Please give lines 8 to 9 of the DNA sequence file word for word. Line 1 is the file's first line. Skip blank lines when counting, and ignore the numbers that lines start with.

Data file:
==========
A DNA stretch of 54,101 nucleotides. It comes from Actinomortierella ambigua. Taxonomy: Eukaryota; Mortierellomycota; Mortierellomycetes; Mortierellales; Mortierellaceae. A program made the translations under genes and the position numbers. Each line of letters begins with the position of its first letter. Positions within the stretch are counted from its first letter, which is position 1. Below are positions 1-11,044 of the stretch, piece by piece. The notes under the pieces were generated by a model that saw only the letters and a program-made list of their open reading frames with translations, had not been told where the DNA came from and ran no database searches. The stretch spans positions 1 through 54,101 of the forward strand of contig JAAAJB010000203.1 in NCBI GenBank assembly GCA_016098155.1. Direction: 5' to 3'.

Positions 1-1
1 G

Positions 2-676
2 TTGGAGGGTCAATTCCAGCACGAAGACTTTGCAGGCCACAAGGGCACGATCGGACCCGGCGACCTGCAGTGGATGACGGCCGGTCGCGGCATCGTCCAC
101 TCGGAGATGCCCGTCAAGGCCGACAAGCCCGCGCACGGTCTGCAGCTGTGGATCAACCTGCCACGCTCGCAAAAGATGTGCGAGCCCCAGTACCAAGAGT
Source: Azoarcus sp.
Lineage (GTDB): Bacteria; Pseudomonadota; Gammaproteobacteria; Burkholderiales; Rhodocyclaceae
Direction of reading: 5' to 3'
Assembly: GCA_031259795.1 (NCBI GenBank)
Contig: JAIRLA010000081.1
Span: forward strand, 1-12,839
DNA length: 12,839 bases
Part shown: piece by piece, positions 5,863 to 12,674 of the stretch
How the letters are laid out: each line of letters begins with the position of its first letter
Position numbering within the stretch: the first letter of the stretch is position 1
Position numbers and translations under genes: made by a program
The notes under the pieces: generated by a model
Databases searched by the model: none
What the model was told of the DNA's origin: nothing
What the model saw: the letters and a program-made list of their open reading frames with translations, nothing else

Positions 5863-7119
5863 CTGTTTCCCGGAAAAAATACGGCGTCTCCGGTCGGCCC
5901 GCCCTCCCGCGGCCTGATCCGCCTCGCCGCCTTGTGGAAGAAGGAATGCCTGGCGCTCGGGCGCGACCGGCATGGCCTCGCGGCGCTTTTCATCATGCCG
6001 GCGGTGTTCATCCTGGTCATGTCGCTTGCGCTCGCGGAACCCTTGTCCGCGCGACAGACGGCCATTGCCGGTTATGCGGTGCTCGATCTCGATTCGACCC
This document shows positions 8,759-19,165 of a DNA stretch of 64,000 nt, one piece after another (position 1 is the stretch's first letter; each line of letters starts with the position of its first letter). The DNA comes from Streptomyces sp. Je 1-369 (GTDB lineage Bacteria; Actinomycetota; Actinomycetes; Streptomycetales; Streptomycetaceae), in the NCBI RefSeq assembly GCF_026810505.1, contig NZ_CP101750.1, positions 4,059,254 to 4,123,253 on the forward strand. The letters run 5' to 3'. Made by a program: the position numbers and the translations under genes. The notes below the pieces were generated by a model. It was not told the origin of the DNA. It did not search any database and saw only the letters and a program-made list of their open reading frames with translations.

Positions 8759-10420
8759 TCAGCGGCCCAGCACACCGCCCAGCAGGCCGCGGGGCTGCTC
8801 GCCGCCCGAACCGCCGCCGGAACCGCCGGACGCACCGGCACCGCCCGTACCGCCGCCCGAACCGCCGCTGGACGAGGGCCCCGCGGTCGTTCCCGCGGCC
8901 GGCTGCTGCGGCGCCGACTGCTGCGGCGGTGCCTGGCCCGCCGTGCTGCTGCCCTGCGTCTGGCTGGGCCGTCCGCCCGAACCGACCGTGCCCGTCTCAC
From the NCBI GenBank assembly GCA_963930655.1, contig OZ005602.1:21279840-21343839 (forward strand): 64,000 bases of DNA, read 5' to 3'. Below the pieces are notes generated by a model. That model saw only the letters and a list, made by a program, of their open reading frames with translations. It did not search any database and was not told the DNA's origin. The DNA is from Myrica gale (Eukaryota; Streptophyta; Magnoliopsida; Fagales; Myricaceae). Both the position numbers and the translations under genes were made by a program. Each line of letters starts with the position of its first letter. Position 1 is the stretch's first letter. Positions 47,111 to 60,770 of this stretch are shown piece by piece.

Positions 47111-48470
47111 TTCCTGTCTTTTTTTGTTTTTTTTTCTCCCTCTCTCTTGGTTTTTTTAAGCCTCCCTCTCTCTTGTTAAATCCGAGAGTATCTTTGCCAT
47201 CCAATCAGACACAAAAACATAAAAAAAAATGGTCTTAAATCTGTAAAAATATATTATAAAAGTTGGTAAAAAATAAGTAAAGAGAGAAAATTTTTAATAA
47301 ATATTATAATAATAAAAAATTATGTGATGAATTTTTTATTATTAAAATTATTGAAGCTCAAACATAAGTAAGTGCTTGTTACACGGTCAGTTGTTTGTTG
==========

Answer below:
Lineage (GTDB): Bacteria; Pseudomonadota; Gammaproteobacteria; Burkholderiales; Rhodocyclaceae
Direction of reading: 5' to 3'